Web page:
here were a lot of stakes to consider especially not knowing what piece of information they have that I don’t. It doesn’t give us much certainty to trust that person’s notes or to even move forward knowing that we were all carrying an unshared piece of information known only to our eye. At the time, I only trusted the notes that I had and some partially shared information that the other members had shared. Though they were lots of uncertainty, we kept going and trust played our key role to go with the flow. We trusted that our team took their side of notes well and strong enough to share and decide out of it. We kept the status quo despite what we discovered. We raised more questions about our choices and we grew curious about what unique information did the rest of the team have on their case reading. Part of me thought that if all members of the team came prepared, we would have had a much engaging and methodically discussion and in return we might find the connections through our reading. However, the other part of me thought it was probably meant for us not to choose Lorey because no one from the other teams chose him either, so making assumptions on what we could have done would not make a significant change. One of the norms we developed as a team was when we each contributed a unique information about our case reading. We started with one member then we all took turns. Though there weren’t any particular order of who goes first and last, we kept the conversation going by letting members express their inputs. This became our norm at the time because we wanted to know what unique and valuable piece of information each person has that can be useful to compose our team decision. Although there were some differences among the team (some members didn’t have their one-page note with them), we didn’t leave them astray. We made sure that their voices were heard and mattered to us. Just because they failed to provide their notes to share, it does not mean they cannot be part of our discussion. They were members of our team and we will fully honor and respect their ideas shared to us. When almost everyone had shared their opinion on the table, Sarah reached out to Ali to make sure he was still with us. Then, Ali immediately jumped in to offer his input. This soon became the norm on our team.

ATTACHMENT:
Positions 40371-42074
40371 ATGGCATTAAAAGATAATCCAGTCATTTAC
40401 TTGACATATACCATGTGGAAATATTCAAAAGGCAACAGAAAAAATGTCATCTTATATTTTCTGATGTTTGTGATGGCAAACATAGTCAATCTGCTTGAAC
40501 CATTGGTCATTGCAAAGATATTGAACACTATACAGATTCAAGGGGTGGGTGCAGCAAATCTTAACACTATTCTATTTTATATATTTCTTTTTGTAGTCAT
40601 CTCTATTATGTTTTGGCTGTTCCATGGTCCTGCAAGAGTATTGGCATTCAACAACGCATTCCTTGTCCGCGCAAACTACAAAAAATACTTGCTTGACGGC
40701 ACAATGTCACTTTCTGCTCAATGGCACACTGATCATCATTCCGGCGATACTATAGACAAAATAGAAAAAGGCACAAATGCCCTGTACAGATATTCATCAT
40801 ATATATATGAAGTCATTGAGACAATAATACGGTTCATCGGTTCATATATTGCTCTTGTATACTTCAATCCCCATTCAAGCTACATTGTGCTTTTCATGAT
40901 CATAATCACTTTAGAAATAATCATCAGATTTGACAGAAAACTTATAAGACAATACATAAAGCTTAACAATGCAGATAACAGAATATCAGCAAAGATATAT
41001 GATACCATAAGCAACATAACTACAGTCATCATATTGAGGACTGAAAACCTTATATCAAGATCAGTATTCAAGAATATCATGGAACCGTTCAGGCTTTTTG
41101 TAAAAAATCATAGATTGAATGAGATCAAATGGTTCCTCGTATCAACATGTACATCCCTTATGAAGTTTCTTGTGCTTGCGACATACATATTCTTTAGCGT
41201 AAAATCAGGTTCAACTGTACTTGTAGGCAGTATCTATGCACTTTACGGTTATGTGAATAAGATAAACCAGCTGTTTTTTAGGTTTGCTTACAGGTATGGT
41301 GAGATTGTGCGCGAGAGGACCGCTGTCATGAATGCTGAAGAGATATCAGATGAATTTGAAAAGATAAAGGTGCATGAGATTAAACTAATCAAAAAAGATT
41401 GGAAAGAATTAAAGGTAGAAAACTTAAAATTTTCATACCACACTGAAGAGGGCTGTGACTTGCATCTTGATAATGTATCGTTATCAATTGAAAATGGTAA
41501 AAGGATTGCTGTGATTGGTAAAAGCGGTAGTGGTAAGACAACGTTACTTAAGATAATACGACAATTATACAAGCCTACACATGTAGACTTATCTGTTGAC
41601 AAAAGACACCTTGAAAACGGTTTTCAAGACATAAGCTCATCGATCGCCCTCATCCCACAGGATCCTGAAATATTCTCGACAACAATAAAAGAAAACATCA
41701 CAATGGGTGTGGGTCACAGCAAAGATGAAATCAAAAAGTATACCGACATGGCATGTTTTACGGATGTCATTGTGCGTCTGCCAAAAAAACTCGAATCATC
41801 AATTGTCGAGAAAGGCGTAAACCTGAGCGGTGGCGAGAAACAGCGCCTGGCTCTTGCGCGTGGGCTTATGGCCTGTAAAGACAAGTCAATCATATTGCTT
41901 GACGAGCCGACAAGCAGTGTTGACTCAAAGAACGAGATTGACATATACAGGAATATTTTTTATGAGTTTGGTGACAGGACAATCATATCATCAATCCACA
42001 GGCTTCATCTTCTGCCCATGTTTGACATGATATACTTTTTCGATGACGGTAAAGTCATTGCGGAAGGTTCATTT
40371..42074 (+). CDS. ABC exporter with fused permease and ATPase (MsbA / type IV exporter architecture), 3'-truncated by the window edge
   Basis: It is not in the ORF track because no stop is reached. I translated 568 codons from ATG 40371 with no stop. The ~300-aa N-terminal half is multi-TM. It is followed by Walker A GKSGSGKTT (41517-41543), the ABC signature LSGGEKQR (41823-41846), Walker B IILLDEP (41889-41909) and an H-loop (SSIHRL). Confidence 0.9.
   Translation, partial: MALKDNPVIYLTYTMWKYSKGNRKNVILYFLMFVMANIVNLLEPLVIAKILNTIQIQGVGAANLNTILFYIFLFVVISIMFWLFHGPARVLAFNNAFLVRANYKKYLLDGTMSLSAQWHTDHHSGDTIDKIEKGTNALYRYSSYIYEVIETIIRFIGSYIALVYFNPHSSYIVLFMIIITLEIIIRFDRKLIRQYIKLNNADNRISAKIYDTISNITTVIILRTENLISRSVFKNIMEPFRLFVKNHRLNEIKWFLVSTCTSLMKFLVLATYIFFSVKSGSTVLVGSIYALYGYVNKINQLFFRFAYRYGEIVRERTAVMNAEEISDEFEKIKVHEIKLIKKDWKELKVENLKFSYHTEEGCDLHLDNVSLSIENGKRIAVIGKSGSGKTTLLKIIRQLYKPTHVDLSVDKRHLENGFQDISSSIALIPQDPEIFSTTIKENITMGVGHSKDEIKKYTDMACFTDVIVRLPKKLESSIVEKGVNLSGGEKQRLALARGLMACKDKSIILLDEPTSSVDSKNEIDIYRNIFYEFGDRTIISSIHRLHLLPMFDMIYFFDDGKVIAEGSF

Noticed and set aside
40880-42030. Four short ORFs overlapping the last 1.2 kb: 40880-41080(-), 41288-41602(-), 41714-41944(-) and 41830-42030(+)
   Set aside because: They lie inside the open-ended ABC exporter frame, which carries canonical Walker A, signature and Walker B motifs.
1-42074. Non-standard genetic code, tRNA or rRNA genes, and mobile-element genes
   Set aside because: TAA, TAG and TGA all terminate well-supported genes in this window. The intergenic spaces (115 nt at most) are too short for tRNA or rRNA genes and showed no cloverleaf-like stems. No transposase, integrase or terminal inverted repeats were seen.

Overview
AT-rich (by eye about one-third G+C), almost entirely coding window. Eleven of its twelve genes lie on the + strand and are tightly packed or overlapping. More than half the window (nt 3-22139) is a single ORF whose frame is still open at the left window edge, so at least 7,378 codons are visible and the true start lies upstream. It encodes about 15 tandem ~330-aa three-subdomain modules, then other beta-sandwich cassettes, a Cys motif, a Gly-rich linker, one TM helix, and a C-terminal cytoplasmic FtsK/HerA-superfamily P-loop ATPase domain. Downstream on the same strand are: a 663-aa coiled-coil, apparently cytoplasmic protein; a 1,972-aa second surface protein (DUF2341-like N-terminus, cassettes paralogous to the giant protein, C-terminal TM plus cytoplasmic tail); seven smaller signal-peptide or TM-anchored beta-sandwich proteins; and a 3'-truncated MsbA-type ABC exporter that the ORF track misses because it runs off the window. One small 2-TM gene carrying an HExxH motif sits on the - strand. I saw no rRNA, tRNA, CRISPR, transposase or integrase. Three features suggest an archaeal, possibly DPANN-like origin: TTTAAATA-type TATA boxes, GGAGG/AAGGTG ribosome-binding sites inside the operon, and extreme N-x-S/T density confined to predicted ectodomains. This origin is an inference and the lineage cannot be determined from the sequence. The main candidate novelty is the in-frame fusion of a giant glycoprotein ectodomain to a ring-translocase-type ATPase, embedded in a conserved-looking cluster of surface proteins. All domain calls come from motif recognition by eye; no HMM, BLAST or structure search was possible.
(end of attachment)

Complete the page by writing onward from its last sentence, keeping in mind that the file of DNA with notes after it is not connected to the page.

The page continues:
We wanted to keep the interaction going especially to those members who were embarrassed to speak up because they didn’t have their notes with them. We didn’t let them feel alienated or outcast about the current situation, but instead, we made sure they felt comfortable to express their thoughts in our team discussion. If we criticize them for not completing the homework, then we won’t be able to reach our consensus. This again became our norm that no matter what happened we have to be respectful even if they didn’t have that much to contribute at the time. We didn’t let that become a big issue nor delay our discussion. We just kept going. Nancy offered to be the recorder and the timekeeper. She documented our ideas and inputs on the board for everybody to see and internalize. She kept us aware of the time, which was good because we didn’t want to fell behind. Though Nancy showed good intentions, she wasn’t as ready nor active to participate in the discussion because she didn’t have her one-page notes with her. As a result, she failed to contribute as much to her reading role as the Finance. Sarah, Suguna and I portrayed a fair balance of task and maintenance roles. We all came prepared and ready to dive into our discussion. Sarah’s notes were convincing and organized. Her tables gave us a lot of insights of each candidate’s role and contributions. Her table was worth mentioning as she did an outstanding job on it. Even the team were also pleased to see Sarah’s table and amazed by her work and effort put in. There was a time when Suguna played the role of a disciplinarian and standard setter for Nancy. During that time, Nancy was so eager to refer back to her reading but Suguna had stopped her before she could get to it. Suguna reminded Nancy about the instructions of how we weren’t supposed to use the case reading as part of the discussion and that we can only refer to our notes as our guide. I think Suguna’s intention was good as she was trying to keep a fair and clean discussion by not letting a member of our team disrupt the flow of our learning process. As for Nancy, I understood why she committed that behavior as she was just trying to help contribute as much information about her role. Personally, both Suguna and Nancy meant no harm for the team as they both had the best interest. After that incident, we came right back to our discussion and added no fuel to the fire. Just like Nancy, Ali claimed to have read the article but could not complete the one-page note required of us. Though he failed to participate as much on the discussion, he contributed some inputs he could recall and stood out to him. In my perspective, there wasn’t an adequate balance between the task and maintenance roles. The rest of us were more vocal on the approach and active on the discussion. It wasn’t as balanced and fair discussion to start with as some of us came prepared and ready to tackle in while others failed to fulfill their roles. Regardless of that, the team did a good job and was able to deliver a decision. During the team’s evaluation, we all shared our inputs to each other. We highlighted our roles, contributions and what could have been done to be more effective and prepared for class discussions. I think I have engaged in two leadership practices. For the most part, I was challenging the process. And if I can speak for the team, we were all challenging the process. Majority of the team chose Chris for the endowed chair position and I have chosen Pat. The team provided a convincing approach on why they chose Chris, but I wasn’t buying it. In the beginning, I was challenging and asking myself if I can turn the table and hope to sway the team’s decision. Maybe the team might have missed an important detail about Pat’s qualification that was worth mentioning and fighting for. However, every time I put a strong emphasis on Pat’s skills and contributions, the team would state a rebuttal and I would fail to counteract their argument to prove my side. Then again, it was difficult to influence a team once they have reached a conclusion. Despite that long disagreement, I had to rest my case and surrender making any more points as Chris had won the majority vote.